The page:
Hypo asks German government to take €210bn assets into 'bad bank'
Hypo Real Estate has applied to the German authorities to dump up to €210bn of assets into a 'bad bank' -- mainly made up of portfolios from its Dublin-based Depfa bank unit.
The Munich-based lender, which was fully nationalised last October, a year after the near-collapse of its Depfa arm, expects the transfer of the assets to take place in the second half of this year.
Depfa, a specialist lender to governments and local authorities, transferred its headquarters from Germany to the IFSC in 2002, before being taken over by Hypo in 2007 in a €5bn-plus deal.
Depfa, which was highly reliant on the unsecured funding markets, faced a massive liquidity problem just weeks after the collapse of Lehman Brothers.
Hypo received an initial €35bn loan guarantee from the German government and a group of German banks on September 29, 2008.
The bailout took place just hours before Irish ministers and banking executives were forced into emergency talks, leading to the unveiling of our Government's €440bn banking guarantee scheme.
Hypo was forced to rely on tens of billions of euro of debt guarantees and capital from the German government as its credit losses mounted, particularly in the legacy Hypo part of the business.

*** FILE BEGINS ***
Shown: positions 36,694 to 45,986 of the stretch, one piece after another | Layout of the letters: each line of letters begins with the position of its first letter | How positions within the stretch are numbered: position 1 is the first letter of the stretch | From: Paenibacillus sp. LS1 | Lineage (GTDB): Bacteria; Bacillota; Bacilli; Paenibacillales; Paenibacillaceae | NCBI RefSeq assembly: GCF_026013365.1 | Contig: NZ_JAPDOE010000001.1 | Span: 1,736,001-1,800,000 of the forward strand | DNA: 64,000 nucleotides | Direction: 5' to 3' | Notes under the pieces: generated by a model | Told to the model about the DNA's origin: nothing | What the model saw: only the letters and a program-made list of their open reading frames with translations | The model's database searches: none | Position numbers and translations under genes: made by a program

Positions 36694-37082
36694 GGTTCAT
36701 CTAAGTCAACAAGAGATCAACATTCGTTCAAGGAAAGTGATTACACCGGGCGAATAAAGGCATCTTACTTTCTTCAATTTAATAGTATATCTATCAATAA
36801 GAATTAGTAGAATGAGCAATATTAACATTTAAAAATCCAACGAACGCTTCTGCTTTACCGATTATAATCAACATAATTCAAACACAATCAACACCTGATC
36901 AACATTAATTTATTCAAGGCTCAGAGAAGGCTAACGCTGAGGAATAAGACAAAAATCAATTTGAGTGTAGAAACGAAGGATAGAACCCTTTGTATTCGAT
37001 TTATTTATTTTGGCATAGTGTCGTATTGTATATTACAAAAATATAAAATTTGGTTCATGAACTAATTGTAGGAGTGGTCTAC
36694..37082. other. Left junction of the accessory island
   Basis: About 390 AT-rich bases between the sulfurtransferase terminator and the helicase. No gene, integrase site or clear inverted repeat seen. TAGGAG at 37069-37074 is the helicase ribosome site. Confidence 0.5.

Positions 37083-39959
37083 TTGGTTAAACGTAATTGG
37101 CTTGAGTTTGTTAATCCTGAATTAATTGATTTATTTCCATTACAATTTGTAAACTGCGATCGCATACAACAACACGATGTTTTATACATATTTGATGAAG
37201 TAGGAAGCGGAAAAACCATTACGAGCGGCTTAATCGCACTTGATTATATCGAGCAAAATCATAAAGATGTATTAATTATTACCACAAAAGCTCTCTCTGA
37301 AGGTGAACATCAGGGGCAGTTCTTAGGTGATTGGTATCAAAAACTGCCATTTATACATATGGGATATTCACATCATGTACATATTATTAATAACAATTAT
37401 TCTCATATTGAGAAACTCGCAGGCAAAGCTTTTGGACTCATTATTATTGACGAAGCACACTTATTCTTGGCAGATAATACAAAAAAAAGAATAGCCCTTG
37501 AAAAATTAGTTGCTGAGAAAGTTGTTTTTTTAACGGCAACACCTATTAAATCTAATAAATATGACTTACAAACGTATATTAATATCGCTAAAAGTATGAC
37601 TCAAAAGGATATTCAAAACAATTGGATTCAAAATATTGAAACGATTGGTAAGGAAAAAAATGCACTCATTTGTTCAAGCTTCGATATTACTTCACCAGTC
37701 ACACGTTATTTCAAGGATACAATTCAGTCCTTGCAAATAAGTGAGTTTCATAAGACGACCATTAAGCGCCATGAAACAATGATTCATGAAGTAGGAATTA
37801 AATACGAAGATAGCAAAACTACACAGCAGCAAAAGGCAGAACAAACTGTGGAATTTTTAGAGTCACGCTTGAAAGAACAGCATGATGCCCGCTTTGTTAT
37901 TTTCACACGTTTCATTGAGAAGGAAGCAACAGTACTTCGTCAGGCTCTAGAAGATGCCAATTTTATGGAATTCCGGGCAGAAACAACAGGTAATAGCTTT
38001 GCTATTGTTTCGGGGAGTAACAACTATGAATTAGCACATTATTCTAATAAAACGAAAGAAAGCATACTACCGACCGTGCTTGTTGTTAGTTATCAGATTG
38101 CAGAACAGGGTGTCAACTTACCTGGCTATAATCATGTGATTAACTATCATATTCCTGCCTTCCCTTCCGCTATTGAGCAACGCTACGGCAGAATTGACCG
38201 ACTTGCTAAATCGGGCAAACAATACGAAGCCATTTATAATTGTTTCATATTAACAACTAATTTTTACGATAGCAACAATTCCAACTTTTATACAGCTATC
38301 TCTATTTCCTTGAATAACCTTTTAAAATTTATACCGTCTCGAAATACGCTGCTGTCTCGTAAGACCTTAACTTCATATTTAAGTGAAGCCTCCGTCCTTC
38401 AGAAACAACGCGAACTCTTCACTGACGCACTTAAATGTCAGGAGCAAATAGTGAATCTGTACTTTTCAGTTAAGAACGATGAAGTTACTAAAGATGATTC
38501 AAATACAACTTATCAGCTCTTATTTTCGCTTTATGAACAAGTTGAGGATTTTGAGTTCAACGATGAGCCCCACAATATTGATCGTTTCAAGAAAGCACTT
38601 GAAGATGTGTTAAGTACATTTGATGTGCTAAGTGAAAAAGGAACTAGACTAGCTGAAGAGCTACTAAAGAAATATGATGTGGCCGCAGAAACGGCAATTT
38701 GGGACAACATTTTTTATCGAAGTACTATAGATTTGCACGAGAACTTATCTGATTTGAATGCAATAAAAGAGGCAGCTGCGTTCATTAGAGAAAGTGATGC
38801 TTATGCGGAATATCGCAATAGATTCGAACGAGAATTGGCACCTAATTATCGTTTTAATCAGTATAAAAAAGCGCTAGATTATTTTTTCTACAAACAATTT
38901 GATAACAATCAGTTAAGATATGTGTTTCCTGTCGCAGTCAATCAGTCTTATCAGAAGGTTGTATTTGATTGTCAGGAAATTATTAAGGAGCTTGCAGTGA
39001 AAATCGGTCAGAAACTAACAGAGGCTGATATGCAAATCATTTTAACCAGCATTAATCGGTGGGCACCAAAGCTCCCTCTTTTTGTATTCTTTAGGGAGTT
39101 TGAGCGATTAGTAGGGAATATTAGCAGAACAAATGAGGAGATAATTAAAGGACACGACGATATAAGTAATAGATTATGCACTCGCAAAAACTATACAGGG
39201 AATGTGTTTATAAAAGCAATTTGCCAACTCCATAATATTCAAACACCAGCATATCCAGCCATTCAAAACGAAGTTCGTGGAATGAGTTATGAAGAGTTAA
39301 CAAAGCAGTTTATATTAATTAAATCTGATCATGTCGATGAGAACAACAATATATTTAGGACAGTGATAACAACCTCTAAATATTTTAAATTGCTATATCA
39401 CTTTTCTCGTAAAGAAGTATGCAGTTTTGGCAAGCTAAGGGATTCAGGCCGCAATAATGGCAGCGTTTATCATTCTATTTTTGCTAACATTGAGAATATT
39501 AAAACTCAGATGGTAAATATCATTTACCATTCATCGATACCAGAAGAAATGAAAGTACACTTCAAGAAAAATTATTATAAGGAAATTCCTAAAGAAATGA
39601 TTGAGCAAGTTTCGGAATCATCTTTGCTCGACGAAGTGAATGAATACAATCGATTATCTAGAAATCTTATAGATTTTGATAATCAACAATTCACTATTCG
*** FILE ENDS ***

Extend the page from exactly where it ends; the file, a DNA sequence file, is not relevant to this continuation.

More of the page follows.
It ended up being 100pc nationalised three months ago as minority shareholders, including US private equity firm JC Flowers, were squeezed out.
Hypo has been planning for some time to offload non-strategic assets, including parts of the public finance and real estate finance books of its Depfa and Deutsche Pfandbriefbank units.
Yesterday, it formally asked Germany's financial markets stabilisation agency to establish a bad bank to take over Hypo operations that are no longer strategically important. These would be run down or disposed of over time.
Hypo chief executive Axel Wieandt said that the development was "a key milestone in the group's realignment process".
It is envisaged that Hypo will continue to manage assets, from both Ireland and Germany, in the bad bank.
The group doesn't expect to return to profit before 2012 and plans to cut 1,000 jobs by the following year. A spokesman said 260 people were working for Depfa in the IFSC at the end of last month, down 30 from the end of 2008.
He declined to say how Irish-based staff might be affected by plans to downsize the group, adding: "We are in the process of deciding the details."